Guthrie, OK

The man who turned a hole in the ground into a business


Henry Ives Sees Opportunity in Guthrie's Bathroom Shortage

Disclaimer: There are no affiliate links in this article. All outside references are accredited and may be followed using the links. The outline for this article was written with the assistance of ai. This article is for educational and informational purposes and although the author is not a historian, all dates and accounts are factual according to accredited sources.

"If opportunity doesn't knock, build a door."--Milton Berle

What it took to be an entrepreneur in early Oklahoma

When it comes to being an entrepreneur, you work with what you've got. You see a need and you find a way to turn it into a business.

By letting people do their business. Pardon the pun.

In Guthrie, Oklahoma, a man named Henry Ives arrived on an exciting day in 1889. This was the day when lots of people rushed to Guthrie to claim land as part of the Oklahoma Land Rush.

When he got to Guthrie, he saw that there were a lot of people living in tents. Imagine him looking around at all the people and wondering how he could earn some money.

Henry noticed a problem right away-there were no good places for people to use the bathroom! Maybe he needed a bathroom himself and thought, "I can solve this."

This kind of work isn't for everyone, but hard workers have no problem doing whatever needs to be done.

Identify the need-find a solution!

Henry was a smart guy, and he saw an opportunity to help people and make some money. He dug a really deep hole on his own land, and he collected a lot of leafy branches from Cottonwood Creek. Then he put the branches up around the hole, and he made a sign that said "Rest Room, 10 cents."

Great ideas bring competition

People saw Henry's sign and they were happy to pay him a little bit of money to use his "restroom". Business was good for Henry!

He made a lot of money, but some other people saw that he was making money and they wanted to do the same thing. They started making their own restrooms and charging less money than Henry.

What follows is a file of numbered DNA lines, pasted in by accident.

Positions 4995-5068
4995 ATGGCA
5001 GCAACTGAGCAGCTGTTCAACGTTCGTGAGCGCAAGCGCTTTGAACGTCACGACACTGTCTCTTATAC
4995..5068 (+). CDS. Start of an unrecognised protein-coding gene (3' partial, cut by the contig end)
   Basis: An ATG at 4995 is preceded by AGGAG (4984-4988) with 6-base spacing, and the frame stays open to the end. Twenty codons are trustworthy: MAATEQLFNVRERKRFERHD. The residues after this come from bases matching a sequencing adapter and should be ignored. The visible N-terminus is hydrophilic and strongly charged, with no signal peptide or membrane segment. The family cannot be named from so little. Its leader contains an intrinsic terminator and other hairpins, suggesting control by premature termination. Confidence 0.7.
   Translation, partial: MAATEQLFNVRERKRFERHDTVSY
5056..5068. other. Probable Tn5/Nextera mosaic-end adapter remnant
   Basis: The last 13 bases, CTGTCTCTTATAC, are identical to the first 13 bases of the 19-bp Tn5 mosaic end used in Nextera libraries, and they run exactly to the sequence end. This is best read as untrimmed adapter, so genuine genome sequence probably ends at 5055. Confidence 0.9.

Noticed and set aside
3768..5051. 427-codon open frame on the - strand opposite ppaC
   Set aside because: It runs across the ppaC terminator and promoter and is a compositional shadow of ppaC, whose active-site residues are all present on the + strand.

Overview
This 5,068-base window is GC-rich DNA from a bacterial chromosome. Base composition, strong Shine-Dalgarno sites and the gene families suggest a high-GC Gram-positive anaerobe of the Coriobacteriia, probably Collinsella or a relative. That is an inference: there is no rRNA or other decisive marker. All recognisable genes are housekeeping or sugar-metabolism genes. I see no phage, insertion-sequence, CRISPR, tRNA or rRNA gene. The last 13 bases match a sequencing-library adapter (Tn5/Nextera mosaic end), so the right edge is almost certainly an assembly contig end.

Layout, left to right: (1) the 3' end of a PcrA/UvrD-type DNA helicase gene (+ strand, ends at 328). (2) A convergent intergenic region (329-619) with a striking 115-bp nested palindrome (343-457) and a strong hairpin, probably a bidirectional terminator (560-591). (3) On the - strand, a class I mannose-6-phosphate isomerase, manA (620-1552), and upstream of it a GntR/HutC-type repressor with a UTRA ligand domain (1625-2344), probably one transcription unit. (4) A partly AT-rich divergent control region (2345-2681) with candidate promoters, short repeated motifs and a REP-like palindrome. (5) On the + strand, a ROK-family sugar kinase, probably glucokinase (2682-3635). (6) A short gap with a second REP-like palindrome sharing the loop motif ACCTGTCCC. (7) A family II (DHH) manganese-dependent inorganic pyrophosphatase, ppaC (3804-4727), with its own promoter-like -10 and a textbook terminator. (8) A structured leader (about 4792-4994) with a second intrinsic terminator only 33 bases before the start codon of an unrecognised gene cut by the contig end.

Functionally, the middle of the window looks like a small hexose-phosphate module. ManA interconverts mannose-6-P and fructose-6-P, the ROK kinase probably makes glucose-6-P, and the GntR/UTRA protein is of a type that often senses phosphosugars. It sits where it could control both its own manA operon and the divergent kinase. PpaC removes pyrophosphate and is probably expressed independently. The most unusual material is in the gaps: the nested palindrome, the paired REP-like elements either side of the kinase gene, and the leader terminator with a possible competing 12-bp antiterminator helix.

But a little competition is good for the customer, right?

This was not good for Henry's business, and he had to lower his price to just five cents. Even though he was making less money, he still did really well. When people didn't need his restroom anymore, he had earned enough money to start his own shop where he fixed things like harnesses.

Henry was a really smart and enterprising guy. He saw a problem and he found a way to help people and make some money at the same time. That's still how people make money today; see a need and find a solution.

****If you enjoy reading articles about history, you might enjoy reading about an entire group of people who just disappeared: A vanishing at Spiro Mounds: Thriving society of 20,000 individuals disappears

Hi, I'm Judy! I love bringing a magnifying glass to where psychology and history cross. What makes people do what they do? Why did they make that choice? What do you think? Share your thoughts in the comments and share this article on social media and with family and friends, if you'd like.

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Judy Derby has worked in the surrounding communities as a social worker and advocate. providing resources and information to help local families meet their basic needs. She's been writing about social issues and related topics for over 10 years.

Antlers, OK

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